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Do Directors Own General Dynamics Corporation (NYSE:GD) Shares?

Simply Wall St

The big shareholder groups in General Dynamics Corporation (NYSE:GD) have power over the company. Large companies usually have institutions as shareholders, and we usually see insiders owning shares in smaller companies. Companies that used to be publicly owned tend to have lower insider ownership.

General Dynamics has a market capitalization of US$50b, so it's too big to fly under the radar. We'd expect to see both institutions and retail investors owning a portion of the company. Our analysis of the ownership of the company, below, shows that institutional investors have bought into the company. Let's delve deeper into each type of owner, to discover more about GD.

View our latest analysis for General Dynamics

NYSE:GD Ownership Summary, April 16th 2019

What Does The Institutional Ownership Tell Us About General Dynamics?

Many institutions measure their performance against an index that approximates the local market. So they usually pay more attention to companies that are included in major indices.

We can see that General Dynamics does have institutional investors; and they hold 83% of the stock. This suggests some credibility amongst professional investors. But we can't rely on that fact alone, since institutions make bad investments sometimes, just like everyone does. If multiple institutions change their view on a stock at the same time, you could see the share price drop fast. It's therefore worth looking at General Dynamics's earnings history, below. Of course, the future is what really matters.

NYSE:GD Income Statement, April 16th 2019

Since institutional investors own more than half the issued stock, the board will likely have to pay attention to their preferences. We note that hedge funds don't have a meaningful investment in General Dynamics. Quite a few analysts cover the stock, so you could look into forecast growth quite easily.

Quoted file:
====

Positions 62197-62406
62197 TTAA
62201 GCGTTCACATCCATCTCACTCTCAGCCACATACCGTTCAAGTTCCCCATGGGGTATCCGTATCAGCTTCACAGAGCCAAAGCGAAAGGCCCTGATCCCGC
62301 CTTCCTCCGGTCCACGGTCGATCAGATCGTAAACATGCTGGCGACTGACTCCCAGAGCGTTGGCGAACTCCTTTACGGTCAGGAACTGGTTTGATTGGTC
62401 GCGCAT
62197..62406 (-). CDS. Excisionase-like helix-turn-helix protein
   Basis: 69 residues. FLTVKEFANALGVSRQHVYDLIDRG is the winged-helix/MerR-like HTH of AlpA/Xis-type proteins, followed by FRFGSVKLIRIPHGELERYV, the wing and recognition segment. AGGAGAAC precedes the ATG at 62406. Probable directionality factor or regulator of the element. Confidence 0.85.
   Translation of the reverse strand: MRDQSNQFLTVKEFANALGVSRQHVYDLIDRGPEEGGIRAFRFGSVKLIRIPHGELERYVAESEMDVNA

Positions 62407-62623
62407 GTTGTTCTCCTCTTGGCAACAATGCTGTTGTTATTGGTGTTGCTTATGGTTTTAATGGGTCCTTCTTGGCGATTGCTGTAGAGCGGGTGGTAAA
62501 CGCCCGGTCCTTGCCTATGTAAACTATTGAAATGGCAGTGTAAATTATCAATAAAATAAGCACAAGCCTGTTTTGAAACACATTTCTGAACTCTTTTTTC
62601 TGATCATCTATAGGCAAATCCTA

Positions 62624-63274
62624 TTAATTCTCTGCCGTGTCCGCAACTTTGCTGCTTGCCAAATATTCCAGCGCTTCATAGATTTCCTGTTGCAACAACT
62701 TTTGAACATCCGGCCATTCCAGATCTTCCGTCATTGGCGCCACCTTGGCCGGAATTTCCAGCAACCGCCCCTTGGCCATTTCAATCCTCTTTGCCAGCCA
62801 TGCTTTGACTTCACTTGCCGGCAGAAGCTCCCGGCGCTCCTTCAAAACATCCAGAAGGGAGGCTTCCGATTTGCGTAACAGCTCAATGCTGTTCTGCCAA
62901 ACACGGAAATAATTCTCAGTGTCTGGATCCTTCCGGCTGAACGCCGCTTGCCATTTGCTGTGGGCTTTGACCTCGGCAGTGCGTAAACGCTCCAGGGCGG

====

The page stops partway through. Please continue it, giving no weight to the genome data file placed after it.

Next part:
Insider Ownership Of General Dynamics

While the precise definition of an insider can be subjective, almost everyone considers board members to be insiders. Management ultimately answers to the board. However, it is not uncommon for managers to be executive board members, especially if they are a founder or the CEO.

Most consider insider ownership a positive because it can indicate the board is well aligned with other shareholders. However, on some occasions too much power is concentrated within this group.

I can report that insiders do own shares in General Dynamics Corporation. It is a very large company, and board members collectively own US$1.7b worth of shares (at current prices). I sometimes take an interest in whether they have been buying or selling.

General Public Ownership

With a 14% ownership, the general public have some degree of sway over GD. While this size of ownership may not be enough to sway a policy decision in their favour, they can still make a collective impact on company policies.

Next Steps:

While it is well worth considering the different groups that own a company, there are other factors that are even more important.

I like to dive deeper into how a company has performed in the past. You can access this interactive graph of past earnings, revenue and cash flow, for free .

Ultimately the future is most important. You can access this free report on analyst forecasts for the company.

NB: Figures in this article are calculated using data from the last twelve months, which refer to the 12-month period ending on the last date of the month the financial statement is dated. This may not be consistent with full year annual report figures.

We aim to bring you long-term focused research analysis driven by fundamental data. Note that our analysis may not factor in the latest price-sensitive company announcements or qualitative material.

If you spot an error that warrants correction, please contact the editor at editorial-team@simplywallst.com. This article by Simply Wall St is general in nature. It does not constitute a recommendation to buy or sell any stock, and does not take account of your objectives, or your financial situation. Simply Wall St has no position in the stocks mentioned. Thank you for reading.